Most of us are familiar with the old cliche “it’s not the heat, it’s the humidity”. And that’s no joke. Humidity is oppressive and inescapable. Breathing is tough when the weather is muggy and activities aren’t quite as much fun. And, as it happens, this very same (wretched) humidity can sometimes result in an elevated risk of getting a sinus infection.
If you have a sinus infection, how can you tell?
In a lot of ways, a sinus infection (medically called sinusitis) is a pretty general sort of disorder. Sinus infections take place when fluids accumulate in your sinuses. Once this fluid builds up, it can become infected by viruses or sometimes bacteria. This infection can be very uncomfortable and will typically produce even more fluid.
Here are a few symptoms to watch for:
- Jaw and tooth pain.
- Headaches (particularly those that feel like they’re due to “pressure”).
- Sinus drainage that just doesn’t seem to stop.
- Lasting nasal congestion. Generally, if you have blockage caused by a sinus infection, it will linger at least ten days.
Not every sinus infection will present with every one of these symptoms. As a general rule, you should seek advice from your primary care physician if you have cold symptoms that don’t seem to recede or are particularly severe.
Can you actually get a sinus infection from humidity?
A wide range of underlying conditions can trigger a sinus infection. Sometimes, excess fluid can become entrenched after you have a common cold which can become infected and lead to sustained illness.
But it seems hard to believe that humidity could cause a sinus infection.
It isn’t! Very high humidity really can cause sinus infections. The reason for this is that your respiratory defense systems don’t function at maximum efficiency when the air is heavy and wet.
And for a little thing called cilia, that’s particularly true. These tiny hairs are found all through your nose and their primary function is to move protective mucus around where it’s needed. Cilia also help filter out harmful pathogens, dirt, dust, and other irritants. But your cilia don’t function as well when it’s humid. And that can result in more sinus infections.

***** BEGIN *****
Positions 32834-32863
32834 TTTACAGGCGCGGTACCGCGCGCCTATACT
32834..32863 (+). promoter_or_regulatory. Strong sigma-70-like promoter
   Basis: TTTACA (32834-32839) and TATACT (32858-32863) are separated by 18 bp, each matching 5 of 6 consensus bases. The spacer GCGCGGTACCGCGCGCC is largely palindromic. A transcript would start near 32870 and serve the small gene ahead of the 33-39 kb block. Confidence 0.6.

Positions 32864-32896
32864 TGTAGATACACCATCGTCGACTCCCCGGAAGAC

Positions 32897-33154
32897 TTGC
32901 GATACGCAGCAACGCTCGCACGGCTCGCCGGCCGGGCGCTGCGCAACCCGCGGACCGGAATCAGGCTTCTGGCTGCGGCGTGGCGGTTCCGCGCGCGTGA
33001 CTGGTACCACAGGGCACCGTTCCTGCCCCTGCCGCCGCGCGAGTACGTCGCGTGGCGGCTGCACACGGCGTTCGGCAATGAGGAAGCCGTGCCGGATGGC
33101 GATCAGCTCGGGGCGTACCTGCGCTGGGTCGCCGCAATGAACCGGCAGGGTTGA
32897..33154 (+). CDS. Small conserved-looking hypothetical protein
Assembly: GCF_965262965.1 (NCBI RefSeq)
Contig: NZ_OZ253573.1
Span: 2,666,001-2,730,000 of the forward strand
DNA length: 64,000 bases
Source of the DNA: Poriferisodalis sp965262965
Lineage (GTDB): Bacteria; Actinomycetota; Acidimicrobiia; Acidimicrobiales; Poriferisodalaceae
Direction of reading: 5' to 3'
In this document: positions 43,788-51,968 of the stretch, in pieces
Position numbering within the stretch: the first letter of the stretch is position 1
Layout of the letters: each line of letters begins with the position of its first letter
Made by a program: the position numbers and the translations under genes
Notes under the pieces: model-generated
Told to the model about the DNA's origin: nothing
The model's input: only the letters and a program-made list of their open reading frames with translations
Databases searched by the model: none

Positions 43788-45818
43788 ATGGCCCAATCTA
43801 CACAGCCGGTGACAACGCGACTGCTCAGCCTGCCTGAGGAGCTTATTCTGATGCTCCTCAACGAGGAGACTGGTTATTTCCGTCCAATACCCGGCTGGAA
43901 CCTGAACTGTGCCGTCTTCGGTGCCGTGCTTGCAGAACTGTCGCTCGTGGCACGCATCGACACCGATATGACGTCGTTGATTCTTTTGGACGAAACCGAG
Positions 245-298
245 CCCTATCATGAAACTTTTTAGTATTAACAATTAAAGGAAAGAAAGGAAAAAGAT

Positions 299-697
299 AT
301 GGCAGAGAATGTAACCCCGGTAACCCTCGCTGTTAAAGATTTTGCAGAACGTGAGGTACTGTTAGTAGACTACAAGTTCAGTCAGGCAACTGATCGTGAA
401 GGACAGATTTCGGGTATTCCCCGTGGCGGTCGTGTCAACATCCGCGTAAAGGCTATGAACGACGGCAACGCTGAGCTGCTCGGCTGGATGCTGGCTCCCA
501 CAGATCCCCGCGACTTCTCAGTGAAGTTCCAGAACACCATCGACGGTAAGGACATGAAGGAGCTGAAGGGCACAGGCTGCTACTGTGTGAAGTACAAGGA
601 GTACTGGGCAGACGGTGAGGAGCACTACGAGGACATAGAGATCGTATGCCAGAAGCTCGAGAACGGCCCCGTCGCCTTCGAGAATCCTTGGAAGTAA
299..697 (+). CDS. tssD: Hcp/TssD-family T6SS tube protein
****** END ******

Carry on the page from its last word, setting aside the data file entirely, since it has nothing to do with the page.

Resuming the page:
And even though more germs get in, that’s not the only reason. Even something as ordinary as excess dust or more extended exposure to allergens can cause the sort of fluid buildup that leads to sinus infections.
How much humidity is too much?
In order too function effectively, your cilia and defensive mucus do require some humidity. Under typical conditions, this is not something you need to be concerned about. But when you see dew points going into the 70s, it’s a good idea to take a little care.
Can humidity that triggers infections be protected against?
You can’t completely avoid the humidity that can trigger an ear infection but you can decrease your risk. There are some measures you can take to keep your sinuses healthier and less prone to infection. Some of the most prevalent include the following:
- Avoid allergens and irritants: If there are things you know irritate your nose, stay away from them when it’s humid. For instance, when it’s really humid avoid a walk in the forest if you’re allergic to tree pollen. You should also pass on things like the barbecue at the neighbor’s house if smoke aggravates your nose.
- Keep your cilia healthy and in good working order by using nasal sprays: If your cilia get too dry, for example, they won’t be capable of protecting you any better than if things are too humid. You can provide your sinuses with the perfect amount of moisture with nasal sprays.
It will be a good plan to come in for a consultation if you keep getting ear infections and that includes when it’s humid. It’s possible that you’re more susceptible to infection because of the shape of your sinuses. In other situations, we might be able to recommend specific medications that can help counter a recurrence of your symptoms and keep your sinuses healthy.
Get back to loving summer
Summer is one of those amazing times of the year, there’s a lot to do and enjoy. And the last thing you want is to be indoors nursing a sinus infection when you could be out on a hike, swimming at the beach, or watching a ball game.
But humidity can be a factor in developing sinus infections. If you’re particularly worried about sinus infections, make an appointment with us to talk about preventative steps you can take when the air gets a little extra sticky!